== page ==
Jonah Hill makes a remarkable debut as a director.
Eleven years after Superbad finally made him stand out as a comedic actor, and seven since Moneyball turned him into an Oscar nominee, Jonah Hill debuts as writer/director with Mid90s, a coming-of-age film that’s funny and, at the same time, reveals Hill as a sensitive filmmaker who's interested in capturing natural moments coming from the interaction of a group of young actors without much previous experience.
From the first moments we realize that Hill is committed to something as personal as what Seth Rogen and Evan Goldberg did with the script of Superbad, however, Mid90s is not a direct comedy and is closer to the work of directors like Richard Linklater, and even Larry Clark, than to Judd Apatow’s school, from which Hill graduated a long time ago.
Showing details that take us to Hill's own childhood in the nineties -- we have the blankets of the Teenage Mutant Ninja Turtles, the Wu-Tang Clan posters, and of course the soundtrack full of hip hop music and more popular songs of the era like "Wave of Mutilation" by Pixies and Nirvana’s version of "Where Did You Sleep Last Night" -- Mid90s features youngster Stevie (Sunny Suljic), who lives with his single mother (Katherine Waterston) and suffers the violent actions of his older brother (Lucas Hedges, finally doing something different), while abroad he tries to adapt socially and begins to take an interest in skating.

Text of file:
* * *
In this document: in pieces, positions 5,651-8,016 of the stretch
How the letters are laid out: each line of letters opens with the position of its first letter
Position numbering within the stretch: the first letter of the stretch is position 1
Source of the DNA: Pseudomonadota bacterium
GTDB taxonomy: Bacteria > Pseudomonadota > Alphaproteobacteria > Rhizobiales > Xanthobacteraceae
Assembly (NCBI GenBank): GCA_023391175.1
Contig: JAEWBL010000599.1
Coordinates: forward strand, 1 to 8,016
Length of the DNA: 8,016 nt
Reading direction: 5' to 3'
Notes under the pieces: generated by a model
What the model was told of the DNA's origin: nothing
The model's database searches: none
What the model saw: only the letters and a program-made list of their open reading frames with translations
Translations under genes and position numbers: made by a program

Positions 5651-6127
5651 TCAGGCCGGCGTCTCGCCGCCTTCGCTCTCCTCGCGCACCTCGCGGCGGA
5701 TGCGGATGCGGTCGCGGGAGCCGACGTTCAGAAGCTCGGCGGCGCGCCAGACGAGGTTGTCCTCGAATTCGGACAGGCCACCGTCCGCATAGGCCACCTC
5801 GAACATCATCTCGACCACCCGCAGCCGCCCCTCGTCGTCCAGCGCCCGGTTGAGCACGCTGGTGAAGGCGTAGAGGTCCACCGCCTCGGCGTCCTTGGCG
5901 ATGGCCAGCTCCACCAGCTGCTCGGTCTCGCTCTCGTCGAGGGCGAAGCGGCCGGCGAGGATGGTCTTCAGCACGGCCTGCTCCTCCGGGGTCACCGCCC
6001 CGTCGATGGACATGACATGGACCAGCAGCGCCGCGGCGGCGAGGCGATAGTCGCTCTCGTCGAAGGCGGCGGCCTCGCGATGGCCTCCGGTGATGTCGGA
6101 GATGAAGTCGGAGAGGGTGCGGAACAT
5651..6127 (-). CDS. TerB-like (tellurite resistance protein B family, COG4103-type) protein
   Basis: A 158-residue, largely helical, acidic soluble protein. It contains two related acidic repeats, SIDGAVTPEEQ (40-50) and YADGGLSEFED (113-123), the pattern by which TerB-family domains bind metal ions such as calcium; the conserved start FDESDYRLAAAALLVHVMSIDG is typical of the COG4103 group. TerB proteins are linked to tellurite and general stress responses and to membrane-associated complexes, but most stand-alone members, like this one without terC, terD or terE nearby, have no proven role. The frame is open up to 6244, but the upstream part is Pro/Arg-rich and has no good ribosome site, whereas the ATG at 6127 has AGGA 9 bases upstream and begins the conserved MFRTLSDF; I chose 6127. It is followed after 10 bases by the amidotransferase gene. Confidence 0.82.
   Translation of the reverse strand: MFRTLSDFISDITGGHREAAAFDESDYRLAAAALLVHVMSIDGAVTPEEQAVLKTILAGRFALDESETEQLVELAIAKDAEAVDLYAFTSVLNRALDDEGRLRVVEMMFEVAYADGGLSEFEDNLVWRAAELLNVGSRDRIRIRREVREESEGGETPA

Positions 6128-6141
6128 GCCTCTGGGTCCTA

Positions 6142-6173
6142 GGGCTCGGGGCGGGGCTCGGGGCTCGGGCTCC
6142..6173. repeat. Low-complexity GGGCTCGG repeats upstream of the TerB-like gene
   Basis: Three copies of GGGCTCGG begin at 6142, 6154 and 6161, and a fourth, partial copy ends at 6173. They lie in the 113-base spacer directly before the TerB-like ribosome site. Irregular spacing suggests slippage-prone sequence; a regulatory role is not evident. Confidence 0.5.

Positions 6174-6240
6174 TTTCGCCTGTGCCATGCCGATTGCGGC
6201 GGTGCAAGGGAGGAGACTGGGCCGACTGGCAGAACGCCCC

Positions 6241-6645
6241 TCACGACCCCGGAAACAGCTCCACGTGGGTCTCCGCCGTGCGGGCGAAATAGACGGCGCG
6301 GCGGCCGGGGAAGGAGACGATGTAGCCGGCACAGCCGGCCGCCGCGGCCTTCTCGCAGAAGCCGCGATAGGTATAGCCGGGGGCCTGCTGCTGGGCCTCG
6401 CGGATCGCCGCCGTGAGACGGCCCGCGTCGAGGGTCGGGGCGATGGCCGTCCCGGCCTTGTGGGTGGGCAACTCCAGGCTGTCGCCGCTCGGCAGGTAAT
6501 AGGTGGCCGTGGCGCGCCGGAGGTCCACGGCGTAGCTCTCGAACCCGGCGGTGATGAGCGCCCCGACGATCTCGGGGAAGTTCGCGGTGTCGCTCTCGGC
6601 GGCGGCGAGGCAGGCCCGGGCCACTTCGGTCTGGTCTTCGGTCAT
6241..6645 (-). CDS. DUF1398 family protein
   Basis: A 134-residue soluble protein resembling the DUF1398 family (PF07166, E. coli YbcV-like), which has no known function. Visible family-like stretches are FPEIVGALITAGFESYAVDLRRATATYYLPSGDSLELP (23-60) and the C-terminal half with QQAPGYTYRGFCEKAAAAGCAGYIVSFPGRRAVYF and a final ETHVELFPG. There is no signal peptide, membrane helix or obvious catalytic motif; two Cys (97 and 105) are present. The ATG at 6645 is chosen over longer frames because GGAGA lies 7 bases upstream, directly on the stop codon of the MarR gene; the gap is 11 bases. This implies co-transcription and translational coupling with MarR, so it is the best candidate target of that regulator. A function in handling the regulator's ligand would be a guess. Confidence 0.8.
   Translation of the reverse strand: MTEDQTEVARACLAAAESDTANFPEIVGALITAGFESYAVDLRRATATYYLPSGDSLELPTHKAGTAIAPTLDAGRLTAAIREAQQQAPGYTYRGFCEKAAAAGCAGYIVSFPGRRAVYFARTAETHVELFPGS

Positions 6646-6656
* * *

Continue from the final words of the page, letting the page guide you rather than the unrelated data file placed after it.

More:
Eventually, and through his friend of Latin origin Ruben (Gio Galicia), Stevie joins a group of skaters older than him, who will gradually give him a sense of belonging -- not for nothing, Hill gives a great weight to the scene in which Stevie receives from the hands of one of the boys he admires, Ray (Na-kel Smith), his first quality skateboard -- but he will also be invited to experience new things, i.e. go out to a party, connect with a girl, and try alcohol and drugs.
Hill puts the spotlight on teenagers with complicated backgrounds, such as the foul-mouthed Fuckshit (Olan Prenatt) or the shy and marginalized Fourth Grade (Ryder McLaughlin), and at times evokes the work of Larry Clark, who often exposes young troublemakers who are heading into a real tragedy. Mid90s feels a bit abrupt when, for example, Stevie seems to try to take his own life after a party and another violent night at home, but fortunately Hill doesn't end up opting for a fatal outcome, recalling more the humanity of Richard Linklater.
Mid90s reminds us that, certainly, life is full of stumbles and experiencing them is a natural part of growth, but also that this same coming-of-age process is synonymous with good and memorable times (many interactions between Stevie and the skaters are hilarious) and people who, although it may not be obvious, represent the value of family and friendship. Hill has begun his career as a director in a remarkable way.
The film made is U.S. premiere at Fantastic Fest in September. It opens in select U.S. theaters on Friday, October 19, via A24 Films.